Nearly thirty years after the landmark Americans with Disabilities Act (ADA) was signed, accessibility for disabled people both online and in public space remains severely insufficient. New York artist Shannon Finnegan and design historian Aimi Hamraie, who currently resides in Nashville, held a video chat on October 9 to discuss their respective artistic, activist, and historical takes on disability justice. Hamraie’s book Building Access: Universal Design and the Politics of Disability (University of Minnesota Press, 2017) asks who counts as “everyone” according to architects of the Universal Design movement, which began in the late twentieth century. Finnegan’s artistic practice includes interventions like “Museum Benches” (2018), benches that bear inscriptions like THIS EXHIBITION HAS ASKED ME TO STAND FOR TOO LONG. SIT IF YOU AGREE. She also hosts the “Anti-Stairs Club Lounge” (2017–), spaces for rest at inaccessible sites. The project caricatures the exclusivity of luxury airport lounges by bringing together people who are often excluded and their allies. The two discuss their practices below, framing access as a collective responsibility ideally informed by care, echoing the Access Is Love movement led by disabled activists Mia Mingus, Alice Wong, and Sandy Ho.
AIMI HAMRAIE Can you tell me about “Anti-Stairs Club Lounge”?
SHANNON FINNEGAN The first version was at the Wassaic Project in Upstate New York in 2017. Their historic building has seven floors and no elevator. I consider fellow disabled people to be the audience for my work, so I was trying to figure out if or how I could continue making art in an inaccessible space. I decided to make the lounge behind a door with a keypad entry: in order to get the access code, you had to sign a piece of paper promising that you wouldn’t go up the stairs to the other six floors of the space. The lounge became a space exclusively for people who were staying on the ground floor, whether out of necessity or in solidarity.
Last April, I took the lounge to Thomas Heatherwick’s Vessel in New York, a monumental structure made up of 154 interconnected stairways. When I saw the plans, I felt “Anti-Stairs Club Lounge” had to respond. The area around the Vessel is privately owned, which means that the owners have full jurisdiction over what is allowed to happen there. They can forbid protest, so I had to be really strategic. The idea of a lounge still guided the gesture: I created space to gather and rest, providing pillows and snacks. To mark the lounge, I created a newspaper-like version of Kevin Gotkin’s essay “Stair Worship: Heatherwick’s Vessel” [from the Avery Review, 2018]. When you opened the paper up to read it, the exterior functioned as a sign that said “Anti-Stairs Club Lounge.” I also made bright orange beanies with crossed-out stairs symbols on them, designating people in the club. Just like at the Wassaic Project, to participate in the lounge, you had to refuse the inaccessible space. Participants signed paperwork that said: “As long as I live, I will not go up a single step of the Vessel.”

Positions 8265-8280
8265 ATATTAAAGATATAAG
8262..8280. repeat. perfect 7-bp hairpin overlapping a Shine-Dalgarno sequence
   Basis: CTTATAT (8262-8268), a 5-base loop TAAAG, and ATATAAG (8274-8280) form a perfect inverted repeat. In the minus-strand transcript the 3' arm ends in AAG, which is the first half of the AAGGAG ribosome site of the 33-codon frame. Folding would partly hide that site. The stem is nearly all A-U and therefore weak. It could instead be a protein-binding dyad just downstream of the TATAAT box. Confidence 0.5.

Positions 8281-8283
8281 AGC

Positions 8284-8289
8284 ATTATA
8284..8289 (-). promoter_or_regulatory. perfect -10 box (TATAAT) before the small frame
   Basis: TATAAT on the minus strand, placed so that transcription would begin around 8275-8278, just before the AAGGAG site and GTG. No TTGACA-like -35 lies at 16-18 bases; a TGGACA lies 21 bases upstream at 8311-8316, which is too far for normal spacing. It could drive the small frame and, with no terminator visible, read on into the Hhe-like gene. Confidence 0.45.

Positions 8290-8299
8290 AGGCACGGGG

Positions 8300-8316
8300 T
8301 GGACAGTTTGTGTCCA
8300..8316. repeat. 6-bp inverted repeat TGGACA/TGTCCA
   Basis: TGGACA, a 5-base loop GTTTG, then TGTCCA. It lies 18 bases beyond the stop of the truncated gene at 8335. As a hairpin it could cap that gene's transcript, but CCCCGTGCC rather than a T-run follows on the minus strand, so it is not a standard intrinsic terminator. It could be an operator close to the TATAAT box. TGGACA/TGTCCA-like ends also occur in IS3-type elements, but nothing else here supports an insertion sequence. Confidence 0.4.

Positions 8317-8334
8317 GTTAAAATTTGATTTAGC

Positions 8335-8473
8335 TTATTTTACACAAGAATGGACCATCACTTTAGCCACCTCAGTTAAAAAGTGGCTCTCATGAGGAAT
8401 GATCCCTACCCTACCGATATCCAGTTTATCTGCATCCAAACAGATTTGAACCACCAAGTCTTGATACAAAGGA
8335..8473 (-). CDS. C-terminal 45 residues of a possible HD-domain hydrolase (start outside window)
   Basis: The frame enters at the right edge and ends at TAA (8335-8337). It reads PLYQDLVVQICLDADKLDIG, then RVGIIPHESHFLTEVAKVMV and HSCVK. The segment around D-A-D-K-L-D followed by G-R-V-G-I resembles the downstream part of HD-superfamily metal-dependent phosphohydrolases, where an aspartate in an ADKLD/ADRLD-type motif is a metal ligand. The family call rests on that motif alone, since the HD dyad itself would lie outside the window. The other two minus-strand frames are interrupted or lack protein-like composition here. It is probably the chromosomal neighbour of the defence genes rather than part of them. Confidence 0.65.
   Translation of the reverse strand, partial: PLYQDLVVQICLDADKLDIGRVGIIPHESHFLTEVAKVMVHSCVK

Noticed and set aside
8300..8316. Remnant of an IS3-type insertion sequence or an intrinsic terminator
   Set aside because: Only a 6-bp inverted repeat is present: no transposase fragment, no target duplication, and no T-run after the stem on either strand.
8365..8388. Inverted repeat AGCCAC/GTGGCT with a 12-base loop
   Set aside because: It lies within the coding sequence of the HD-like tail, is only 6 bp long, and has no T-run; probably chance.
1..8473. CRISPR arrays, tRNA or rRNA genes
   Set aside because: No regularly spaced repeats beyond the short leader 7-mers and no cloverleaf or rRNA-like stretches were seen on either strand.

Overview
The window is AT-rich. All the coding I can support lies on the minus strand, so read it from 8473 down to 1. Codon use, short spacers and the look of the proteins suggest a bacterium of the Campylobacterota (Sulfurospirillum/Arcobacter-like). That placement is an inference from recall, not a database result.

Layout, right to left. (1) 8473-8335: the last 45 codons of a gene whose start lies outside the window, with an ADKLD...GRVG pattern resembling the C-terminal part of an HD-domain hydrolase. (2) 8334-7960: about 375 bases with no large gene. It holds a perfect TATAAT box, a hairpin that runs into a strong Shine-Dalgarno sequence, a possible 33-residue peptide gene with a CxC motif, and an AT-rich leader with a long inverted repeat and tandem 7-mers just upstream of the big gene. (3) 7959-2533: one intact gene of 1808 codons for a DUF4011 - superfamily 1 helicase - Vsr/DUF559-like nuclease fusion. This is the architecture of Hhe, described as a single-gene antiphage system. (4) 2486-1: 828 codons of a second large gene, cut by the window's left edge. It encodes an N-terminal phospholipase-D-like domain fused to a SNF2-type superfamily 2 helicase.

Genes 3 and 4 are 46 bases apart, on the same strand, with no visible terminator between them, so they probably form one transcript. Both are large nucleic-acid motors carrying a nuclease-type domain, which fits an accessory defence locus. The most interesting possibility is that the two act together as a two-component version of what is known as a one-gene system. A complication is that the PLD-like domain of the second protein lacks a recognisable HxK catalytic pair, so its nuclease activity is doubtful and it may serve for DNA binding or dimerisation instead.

HAMRAIE I’m interested in how this project invites participation as an embodied argument. The same is true of your benches. In both projects, you invite your audience into the piece, making the political statement something that people do with their bodies.
Increasingly, there are entire neighborhoods being planned by one developer—including Hudson Yards, which houses the Vessel. We see lots of amenities like sidewalks and benches as public because they’re outside a building, but they’re still privatized, and often especially surveilled or policed. That’s why I think your tactics are so interesting as a social movement strategy: you’ve created something that disseminates critique and knowledge, but is also a protest sign that people can casually fold up and take home if the cops show up.
I also love your strategy of physically bringing Gotkin’s article to the space. So often, criticism and the object of critique remain completely separate. People who design spaces are often oblivious to what scholars like myself are saying about them. You also present the critique to tourists going to the Vessel to take selfies, and insert your argument by having disabled people gather at the site. Can you tell me more about the audience for your work?